This Symposium was organized in conjunction with the exhibition Charles Percier: Architecture and Design in an Age of Revolutions, on view from (November 18, 2016 to February 5, 2017). This Symposium brought together experts and scholars in the fields of Architecture, Design, Art History and History. This was the first large-scale exhibition to survey the magnificent range of projects undertaken by the French architect and designer from the end of the eighteenth to the beginning of the nineteenth century. Although largely remembered for his close collaboration with Pierre François Léonard Fontaine (1762–1853)—together they defined the Empire style and created the decorative program of Napoleon’s reign—Charles Percier’s (1764–1838) artistic style was unique, complex, and ever-evolving.

The exhibition broke with the tradition of considering Percier and Fontaine together. This choice, shaped by the discovery of new documents relating to the production of the two partners, allowed a better understanding of Percier’s multifaceted artistic practice. By focusing on his seminal works, the exhibition demonstrated the diverse and extraordinary creations of an artist whose work brilliantly bridged ancien régime court culture and the industrial production of the nineteenth and early twentieth centuries.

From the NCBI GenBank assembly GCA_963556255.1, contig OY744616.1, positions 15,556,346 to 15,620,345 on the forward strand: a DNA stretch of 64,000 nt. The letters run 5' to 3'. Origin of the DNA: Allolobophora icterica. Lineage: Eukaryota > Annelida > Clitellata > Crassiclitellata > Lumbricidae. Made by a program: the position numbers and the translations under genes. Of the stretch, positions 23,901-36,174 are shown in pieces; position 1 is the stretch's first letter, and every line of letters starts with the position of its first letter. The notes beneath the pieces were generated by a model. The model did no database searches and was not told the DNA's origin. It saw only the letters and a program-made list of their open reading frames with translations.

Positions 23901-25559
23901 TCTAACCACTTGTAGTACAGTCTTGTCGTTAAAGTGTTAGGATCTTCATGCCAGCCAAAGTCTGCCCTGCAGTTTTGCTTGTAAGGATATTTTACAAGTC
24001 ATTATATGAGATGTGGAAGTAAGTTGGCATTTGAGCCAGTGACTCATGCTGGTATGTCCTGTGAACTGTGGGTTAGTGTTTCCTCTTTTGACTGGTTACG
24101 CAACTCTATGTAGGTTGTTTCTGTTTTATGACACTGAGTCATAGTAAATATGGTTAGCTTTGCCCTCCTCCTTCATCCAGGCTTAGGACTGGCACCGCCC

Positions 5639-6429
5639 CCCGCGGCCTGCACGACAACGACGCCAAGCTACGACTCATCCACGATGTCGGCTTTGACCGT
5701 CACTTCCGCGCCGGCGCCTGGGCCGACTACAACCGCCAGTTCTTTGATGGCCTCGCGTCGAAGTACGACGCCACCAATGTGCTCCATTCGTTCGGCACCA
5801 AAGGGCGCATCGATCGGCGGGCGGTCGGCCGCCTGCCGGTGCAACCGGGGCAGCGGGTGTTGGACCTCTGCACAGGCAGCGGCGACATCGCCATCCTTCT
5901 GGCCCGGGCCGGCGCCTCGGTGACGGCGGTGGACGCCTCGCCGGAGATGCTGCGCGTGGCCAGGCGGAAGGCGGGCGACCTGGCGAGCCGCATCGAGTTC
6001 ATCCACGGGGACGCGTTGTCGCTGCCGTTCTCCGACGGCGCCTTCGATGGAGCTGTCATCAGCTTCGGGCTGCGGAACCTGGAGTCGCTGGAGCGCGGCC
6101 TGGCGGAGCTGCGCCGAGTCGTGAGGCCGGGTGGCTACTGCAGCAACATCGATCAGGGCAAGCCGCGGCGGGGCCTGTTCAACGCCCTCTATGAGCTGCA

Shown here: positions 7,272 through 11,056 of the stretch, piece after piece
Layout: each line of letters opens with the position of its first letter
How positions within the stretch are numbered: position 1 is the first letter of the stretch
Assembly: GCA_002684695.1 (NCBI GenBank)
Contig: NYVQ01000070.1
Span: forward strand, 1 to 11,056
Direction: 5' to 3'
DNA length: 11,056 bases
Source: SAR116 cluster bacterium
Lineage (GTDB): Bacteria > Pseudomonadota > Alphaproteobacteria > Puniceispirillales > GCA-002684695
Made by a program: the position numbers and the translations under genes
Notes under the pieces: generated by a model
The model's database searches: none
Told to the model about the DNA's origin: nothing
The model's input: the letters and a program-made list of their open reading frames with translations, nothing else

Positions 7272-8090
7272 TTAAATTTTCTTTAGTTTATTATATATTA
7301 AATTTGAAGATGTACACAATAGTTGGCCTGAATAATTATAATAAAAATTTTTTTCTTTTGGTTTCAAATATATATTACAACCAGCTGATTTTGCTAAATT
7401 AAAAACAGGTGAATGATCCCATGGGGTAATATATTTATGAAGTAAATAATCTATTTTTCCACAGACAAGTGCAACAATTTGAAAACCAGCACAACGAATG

Jeffrey L. Collins
Professor, Bard Graduate Center

Jean-Philippe Garric
Curator, Charles Percier: Architecture and Design in an Age of Revolutions; Professor, History of Architecture, University of Paris I, Panthéon-Sorbonne
“Charles Percier: Beyond the Antique Model”

Iris Moon
Visiting Assistant Professor, School of Architecture, Pratt Institute
“New Heads for Old Bodies: Percier’s Designs for the French Revolution”

Ulrich Leben
Research Scholar and Visiting Professor, Bard Graduate Center
“Charles Percier’s Vision of Antiquity”

Darius Spieth
Professor, Art History, Louisiana State University
“Percier and Piranesi”

Jean-François Bédard
Associate Professor, School of Architecture, Syracuse University
“Franks, Not Romans: Medieval Imagery and the Making of Imperial France”

Response and Q&A moderated by Jeffrey L. Collins
Professor, Bard Graduate Center

Organized by Bard Graduate Center Gallery, New York, in association with the château de Fontainebleau and the Réunion des musées nationaux-Grand Palais, Paris. Additional support for this exhibition is provided through the generosity of Bernard & Lisa Selz, Max Blumberg & Eduardo Araújo, and other donors.